The Morrissey family of blacksmiths is still making its mark on Queensland’s Darling Downs after 150 years of passing the anvil from one generation to the next.

Story by David Gilchrist and Photos by John Denman

Like primitive tattoos, hot steel cattle brands have scorched the large square of hardwood sleepers set in the floor of a Queensland blacksmith shed. Collectively, they hint at a story that is around 150 years old. Some of the brands, like the SK brand for cattleman Sidney Kidman, are part of bush folklore. Others, like that of Kerry Packer’s pastoral company, are part of the corporate history of rural Australia. Forged in a coal fire, they are all part of the story of four generations of the blacksmith family Morrissey.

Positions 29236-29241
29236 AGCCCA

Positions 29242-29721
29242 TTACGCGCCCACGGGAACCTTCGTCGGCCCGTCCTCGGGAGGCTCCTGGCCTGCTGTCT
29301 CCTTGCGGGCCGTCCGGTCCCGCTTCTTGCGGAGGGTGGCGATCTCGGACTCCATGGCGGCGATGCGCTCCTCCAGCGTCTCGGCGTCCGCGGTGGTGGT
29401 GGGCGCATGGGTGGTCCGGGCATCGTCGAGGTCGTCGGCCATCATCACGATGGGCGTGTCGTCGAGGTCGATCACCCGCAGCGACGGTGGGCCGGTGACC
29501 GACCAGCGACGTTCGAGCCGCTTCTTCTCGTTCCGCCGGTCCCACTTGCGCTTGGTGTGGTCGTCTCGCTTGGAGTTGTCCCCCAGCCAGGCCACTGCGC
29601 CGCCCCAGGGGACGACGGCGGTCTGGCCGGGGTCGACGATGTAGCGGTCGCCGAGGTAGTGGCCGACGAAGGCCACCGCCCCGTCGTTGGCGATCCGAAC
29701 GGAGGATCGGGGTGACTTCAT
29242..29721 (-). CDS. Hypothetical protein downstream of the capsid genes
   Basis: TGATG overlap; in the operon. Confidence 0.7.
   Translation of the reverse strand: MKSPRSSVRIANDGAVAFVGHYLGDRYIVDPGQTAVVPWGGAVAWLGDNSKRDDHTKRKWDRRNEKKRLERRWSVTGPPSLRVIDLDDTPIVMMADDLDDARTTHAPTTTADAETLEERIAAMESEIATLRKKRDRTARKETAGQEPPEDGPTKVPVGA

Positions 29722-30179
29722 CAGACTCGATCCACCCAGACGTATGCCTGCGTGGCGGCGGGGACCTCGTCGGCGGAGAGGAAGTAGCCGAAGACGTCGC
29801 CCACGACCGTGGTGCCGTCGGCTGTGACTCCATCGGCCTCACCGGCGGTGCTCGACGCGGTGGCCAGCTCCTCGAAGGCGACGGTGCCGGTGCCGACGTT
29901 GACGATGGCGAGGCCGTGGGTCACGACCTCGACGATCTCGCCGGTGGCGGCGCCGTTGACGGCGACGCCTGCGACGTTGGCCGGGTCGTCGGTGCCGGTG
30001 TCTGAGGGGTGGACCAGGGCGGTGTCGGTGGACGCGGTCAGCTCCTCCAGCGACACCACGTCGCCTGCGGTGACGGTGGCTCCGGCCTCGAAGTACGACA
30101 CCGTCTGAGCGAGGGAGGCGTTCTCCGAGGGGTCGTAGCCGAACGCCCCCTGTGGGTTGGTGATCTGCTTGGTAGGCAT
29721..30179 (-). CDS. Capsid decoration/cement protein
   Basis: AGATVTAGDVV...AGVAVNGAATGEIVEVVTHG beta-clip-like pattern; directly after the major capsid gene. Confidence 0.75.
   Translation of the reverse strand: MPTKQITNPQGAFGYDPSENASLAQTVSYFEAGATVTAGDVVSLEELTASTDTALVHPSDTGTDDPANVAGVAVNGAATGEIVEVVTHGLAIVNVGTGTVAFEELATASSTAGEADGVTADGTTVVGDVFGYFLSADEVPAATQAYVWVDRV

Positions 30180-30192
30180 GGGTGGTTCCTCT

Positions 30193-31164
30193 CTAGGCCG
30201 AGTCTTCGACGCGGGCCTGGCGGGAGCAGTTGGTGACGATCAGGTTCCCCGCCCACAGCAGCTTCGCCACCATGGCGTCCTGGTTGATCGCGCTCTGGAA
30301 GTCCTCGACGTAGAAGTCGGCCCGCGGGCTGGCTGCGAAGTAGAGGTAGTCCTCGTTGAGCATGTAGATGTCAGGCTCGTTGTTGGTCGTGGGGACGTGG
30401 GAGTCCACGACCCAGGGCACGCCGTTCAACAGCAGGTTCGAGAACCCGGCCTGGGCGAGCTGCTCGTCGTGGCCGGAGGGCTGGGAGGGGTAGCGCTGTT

For as long as anyone in the small Queensland town of Jandowae, north-west of Toowoomba, can remember there has been a blacksmith called Morrissey in or near town. In the days when the district was young and white settlement brought sheep then later wheat and cereals, the hub of the region was Jimbour Station, which stretched from present-day Dalby to the Bunya Mountains. In the mid-1800s, John Morrissey was the blacksmith as well as a farrier and wheelwright on Jimbour Station. Today, his great-grandson Sean, 43, wearing blue jeans and a faded green shirt splattered with tiny holes from the hot shards of steel and embers of burning coal, is running the family business.

This story excerpt is from Issue #44

Outback Magazine: Dec/Jan 2006